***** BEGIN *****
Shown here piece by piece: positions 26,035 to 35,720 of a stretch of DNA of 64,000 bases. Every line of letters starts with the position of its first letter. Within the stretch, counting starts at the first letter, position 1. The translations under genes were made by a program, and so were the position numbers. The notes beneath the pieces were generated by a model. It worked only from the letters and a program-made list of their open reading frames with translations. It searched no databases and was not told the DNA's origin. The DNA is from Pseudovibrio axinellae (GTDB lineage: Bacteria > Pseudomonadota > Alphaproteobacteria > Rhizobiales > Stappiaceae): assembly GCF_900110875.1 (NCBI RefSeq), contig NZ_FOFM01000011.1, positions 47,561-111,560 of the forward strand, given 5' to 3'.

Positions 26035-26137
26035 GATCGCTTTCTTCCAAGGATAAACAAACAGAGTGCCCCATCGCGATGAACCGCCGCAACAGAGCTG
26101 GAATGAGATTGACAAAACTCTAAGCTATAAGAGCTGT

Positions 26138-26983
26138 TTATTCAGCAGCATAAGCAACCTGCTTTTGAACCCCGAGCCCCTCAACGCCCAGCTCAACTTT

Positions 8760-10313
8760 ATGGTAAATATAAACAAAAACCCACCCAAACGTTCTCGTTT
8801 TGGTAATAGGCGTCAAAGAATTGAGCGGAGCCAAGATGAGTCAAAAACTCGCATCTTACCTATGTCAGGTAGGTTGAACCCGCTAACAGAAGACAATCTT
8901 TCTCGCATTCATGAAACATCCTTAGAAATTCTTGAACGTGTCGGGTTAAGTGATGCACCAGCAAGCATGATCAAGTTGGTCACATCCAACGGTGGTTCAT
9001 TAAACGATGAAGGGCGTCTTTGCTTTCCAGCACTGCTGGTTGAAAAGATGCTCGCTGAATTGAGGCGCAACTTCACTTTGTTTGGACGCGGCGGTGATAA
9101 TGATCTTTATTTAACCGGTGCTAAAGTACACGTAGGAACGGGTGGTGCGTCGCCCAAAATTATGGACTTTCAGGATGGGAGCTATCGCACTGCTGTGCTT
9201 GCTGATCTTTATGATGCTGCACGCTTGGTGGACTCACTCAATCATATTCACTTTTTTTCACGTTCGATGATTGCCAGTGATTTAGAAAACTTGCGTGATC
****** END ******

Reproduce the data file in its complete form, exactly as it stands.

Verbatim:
Shown here piece by piece: positions 26,035 to 35,720 of a stretch of DNA of 64,000 bases. Every line of letters starts with the position of its first letter. Within the stretch, counting starts at the first letter, position 1. The translations under genes were made by a program, and so were the position numbers. The notes beneath the pieces were generated by a model. It worked only from the letters and a program-made list of their open reading frames with translations. It searched no databases and was not told the DNA's origin. The DNA is from Pseudovibrio axinellae (GTDB lineage: Bacteria > Pseudomonadota > Alphaproteobacteria > Rhizobiales > Stappiaceae): assembly GCF_900110875.1 (NCBI RefSeq), contig NZ_FOFM01000011.1, positions 47,561-111,560 of the forward strand, given 5' to 3'.

Positions 26035-26137
26035 GATCGCTTTCTTCCAAGGATAAACAAACAGAGTGCCCCATCGCGATGAACCGCCGCAACAGAGCTG
26101 GAATGAGATTGACAAAACTCTAAGCTATAAGAGCTGT

Positions 26138-26983
26138 TTATTCAGCAGCATAAGCAACCTGCTTTTGAACCCCGAGCCCCTCAACGCCCAGCTCAACTTT

Positions 8760-10313
8760 ATGGTAAATATAAACAAAAACCCACCCAAACGTTCTCGTTT
8801 TGGTAATAGGCGTCAAAGAATTGAGCGGAGCCAAGATGAGTCAAAAACTCGCATCTTACCTATGTCAGGTAGGTTGAACCCGCTAACAGAAGACAATCTT
8901 TCTCGCATTCATGAAACATCCTTAGAAATTCTTGAACGTGTCGGGTTAAGTGATGCACCAGCAAGCATGATCAAGTTGGTCACATCCAACGGTGGTTCAT
9001 TAAACGATGAAGGGCGTCTTTGCTTTCCAGCACTGCTGGTTGAAAAGATGCTCGCTGAATTGAGGCGCAACTTCACTTTGTTTGGACGCGGCGGTGATAA
9101 TGATCTTTATTTAACCGGTGCTAAAGTACACGTAGGAACGGGTGGTGCGTCGCCCAAAATTATGGACTTTCAGGATGGGAGCTATCGCACTGCTGTGCTT
9201 GCTGATCTTTATGATGCTGCACGCTTGGTGGACTCACTCAATCATATTCACTTTTTTTCACGTTCGATGATTGCCAGTGATTTAGAAAACTTGCGTGATC